-Surely the finest young actress of her generation. Michelle Williams has spit out some of the most powerful, most dynamic performances over a consistent period of years ever since she seperated from the hit teen melodramatic television series, Dawson's Creek. In which she played troubled Jen Lindley opposite James Van Der Beek as the title character. The show was what it was. It wasn't a total bomb. Hell, I actually found it quite entertaining. And the fact that Dawson was an aspiring filmmaker definitely boosted my motivation to watch it every week. Everyone seemed to love it, just Kevin Williamson's writing was a wee bit unrealistic and unnatural. But the actors, especially Williams, did what they could to flesh the unreal characters out. Once Dawson finished in 2003, Williams hit the ground running as if she had just graduated high school and was eager to travel the world. With supporting roles in films like The United States of Leland opposite another incredible 'best actor of his generation,' Ryan Gosling. Tom McCarthy's cult debut, The Station Agent, in which she played a young librarian who falls for a man with dwarfism (played beautifully by Peter Dinklage). As well as Imaginary Heroes and Prozac Nation. However it wasn't until 2005 when she really got to spread her wings and take quite a gut wrenching role as the wife of a closeted gay cowboy in Ang Lee's masterpiece, Brokeback Mountain. The role earned her an Oscar nod for best supporting actress. She was flawless. It was also on this very film that she met her future beau, Heath Ledger (who unfortunately died at the age of 28 in 2008). Williams continued to crank out more and more terrific independent films taking on daring and even at times quite risky roles. Pretty much telling the Hollywood system to fuck off and refused to be marketed as a sex symbol. But it seemed no matter how many films she took on, her recognition was still not being rewarded as well as it should be. But then she came back with a vengeance tackling a lead role teaming up her United States of Leland co-star Ryan Gosling once again in one of the finest films I have seen in a while, Blue Valentine, in 2010. A film which she signed on for back in 2002 and had almost a decade to prepare for. Her and Gosling spent an entire month together living in a house as their characters (who are married). The preparation sure paid off and it was like watching a two hour acting class. Truly the best work she has done since Brokeback. Only this time she was in practically every frame. An honest and raw performance that most young actresses nowadays would be too afraid to take on and would much rather go the easy route with brainless material like Jonah Hex or Transformers (I'm talkin to you, Megan Fox) and just show their tits and ass for a couple hours. Williams has decided to stand the test of time with her acting. Something we can see her excelling at well into her 80's. A class act. Not only is she beautiful on the outside, but incredibly beautiful inside. She should just keep doing what she's doing and not worry. Her time will come.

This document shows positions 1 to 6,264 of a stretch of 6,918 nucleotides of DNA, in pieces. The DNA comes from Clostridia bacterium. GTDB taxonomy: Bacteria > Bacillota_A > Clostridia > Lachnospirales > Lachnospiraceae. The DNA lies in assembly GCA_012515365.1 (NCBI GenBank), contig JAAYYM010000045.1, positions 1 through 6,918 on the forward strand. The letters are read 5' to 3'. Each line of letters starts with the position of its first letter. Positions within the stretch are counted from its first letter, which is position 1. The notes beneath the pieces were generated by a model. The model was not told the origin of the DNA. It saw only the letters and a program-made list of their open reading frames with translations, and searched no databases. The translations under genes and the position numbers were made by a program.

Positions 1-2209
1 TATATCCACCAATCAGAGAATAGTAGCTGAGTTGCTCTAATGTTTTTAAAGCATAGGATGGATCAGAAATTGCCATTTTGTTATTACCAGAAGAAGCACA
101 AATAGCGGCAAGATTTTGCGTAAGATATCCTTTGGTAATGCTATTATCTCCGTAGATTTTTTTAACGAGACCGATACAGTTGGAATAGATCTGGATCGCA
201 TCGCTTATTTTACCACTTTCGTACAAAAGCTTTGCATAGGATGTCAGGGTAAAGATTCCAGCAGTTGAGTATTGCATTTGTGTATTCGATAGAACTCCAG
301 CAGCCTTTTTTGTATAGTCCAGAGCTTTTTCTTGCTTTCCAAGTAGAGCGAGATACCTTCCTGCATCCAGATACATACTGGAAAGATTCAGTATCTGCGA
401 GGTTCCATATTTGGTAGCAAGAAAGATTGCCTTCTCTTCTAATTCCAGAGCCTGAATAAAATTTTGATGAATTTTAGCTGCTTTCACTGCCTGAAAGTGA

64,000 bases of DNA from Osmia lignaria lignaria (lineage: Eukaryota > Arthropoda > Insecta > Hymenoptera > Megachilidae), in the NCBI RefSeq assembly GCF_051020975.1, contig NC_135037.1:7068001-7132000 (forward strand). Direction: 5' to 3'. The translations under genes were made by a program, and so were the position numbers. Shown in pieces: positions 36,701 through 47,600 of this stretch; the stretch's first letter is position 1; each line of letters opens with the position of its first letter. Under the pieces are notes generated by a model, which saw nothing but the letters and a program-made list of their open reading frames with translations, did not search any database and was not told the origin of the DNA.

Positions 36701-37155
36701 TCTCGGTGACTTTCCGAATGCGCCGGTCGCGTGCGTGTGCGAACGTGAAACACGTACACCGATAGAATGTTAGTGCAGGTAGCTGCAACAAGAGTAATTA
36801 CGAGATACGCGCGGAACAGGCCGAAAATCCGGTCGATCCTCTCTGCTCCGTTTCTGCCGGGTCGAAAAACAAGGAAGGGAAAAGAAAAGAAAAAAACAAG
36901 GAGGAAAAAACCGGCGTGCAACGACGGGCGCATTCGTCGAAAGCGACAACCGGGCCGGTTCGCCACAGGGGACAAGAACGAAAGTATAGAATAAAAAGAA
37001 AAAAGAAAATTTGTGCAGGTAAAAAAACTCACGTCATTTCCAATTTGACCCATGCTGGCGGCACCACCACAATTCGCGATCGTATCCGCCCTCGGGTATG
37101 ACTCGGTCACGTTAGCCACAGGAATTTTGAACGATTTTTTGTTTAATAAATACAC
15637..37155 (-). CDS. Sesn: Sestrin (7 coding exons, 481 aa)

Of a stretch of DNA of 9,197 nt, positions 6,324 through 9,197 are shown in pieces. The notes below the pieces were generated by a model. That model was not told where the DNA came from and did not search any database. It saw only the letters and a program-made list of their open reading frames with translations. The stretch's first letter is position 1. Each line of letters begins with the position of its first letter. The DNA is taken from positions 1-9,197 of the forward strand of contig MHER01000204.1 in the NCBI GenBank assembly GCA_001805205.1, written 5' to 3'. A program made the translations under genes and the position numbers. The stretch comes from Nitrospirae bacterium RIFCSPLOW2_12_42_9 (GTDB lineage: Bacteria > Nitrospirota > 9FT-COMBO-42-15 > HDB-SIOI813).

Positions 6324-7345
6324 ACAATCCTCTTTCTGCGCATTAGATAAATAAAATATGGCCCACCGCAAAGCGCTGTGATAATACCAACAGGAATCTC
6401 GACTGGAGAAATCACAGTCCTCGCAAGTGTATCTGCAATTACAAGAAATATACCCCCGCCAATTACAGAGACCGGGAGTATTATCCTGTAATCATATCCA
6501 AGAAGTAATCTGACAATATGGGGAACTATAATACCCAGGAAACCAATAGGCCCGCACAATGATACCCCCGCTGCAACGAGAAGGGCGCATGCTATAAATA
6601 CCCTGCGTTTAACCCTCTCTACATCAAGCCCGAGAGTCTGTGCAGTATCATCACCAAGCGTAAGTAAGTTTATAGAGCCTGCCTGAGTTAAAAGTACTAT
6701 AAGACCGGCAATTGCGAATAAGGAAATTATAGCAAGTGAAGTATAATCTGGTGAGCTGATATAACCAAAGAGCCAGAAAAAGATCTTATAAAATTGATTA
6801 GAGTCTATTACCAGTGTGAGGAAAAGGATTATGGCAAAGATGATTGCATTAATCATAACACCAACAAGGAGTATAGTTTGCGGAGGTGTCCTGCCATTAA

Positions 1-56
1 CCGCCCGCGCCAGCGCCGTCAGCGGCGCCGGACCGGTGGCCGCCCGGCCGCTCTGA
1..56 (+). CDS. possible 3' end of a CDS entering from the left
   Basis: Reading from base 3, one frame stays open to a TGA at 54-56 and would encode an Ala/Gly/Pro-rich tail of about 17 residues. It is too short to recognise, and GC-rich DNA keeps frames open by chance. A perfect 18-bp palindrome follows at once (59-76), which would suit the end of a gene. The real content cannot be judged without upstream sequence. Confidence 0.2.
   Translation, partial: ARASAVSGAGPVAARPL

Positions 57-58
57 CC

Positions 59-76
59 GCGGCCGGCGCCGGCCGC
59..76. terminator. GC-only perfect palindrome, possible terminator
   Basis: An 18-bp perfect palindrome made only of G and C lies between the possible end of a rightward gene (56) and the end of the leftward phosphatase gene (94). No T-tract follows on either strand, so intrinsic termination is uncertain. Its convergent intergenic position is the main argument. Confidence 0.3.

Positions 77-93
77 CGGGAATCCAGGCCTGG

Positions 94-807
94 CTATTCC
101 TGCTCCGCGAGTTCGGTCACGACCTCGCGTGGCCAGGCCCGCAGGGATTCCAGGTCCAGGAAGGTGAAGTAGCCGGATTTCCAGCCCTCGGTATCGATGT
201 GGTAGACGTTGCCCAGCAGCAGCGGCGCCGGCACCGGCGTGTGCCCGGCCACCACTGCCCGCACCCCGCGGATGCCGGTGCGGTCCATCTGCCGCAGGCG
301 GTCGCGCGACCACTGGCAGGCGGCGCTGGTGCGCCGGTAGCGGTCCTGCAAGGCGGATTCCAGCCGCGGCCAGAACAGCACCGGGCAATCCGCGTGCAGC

2. Gena Rowlands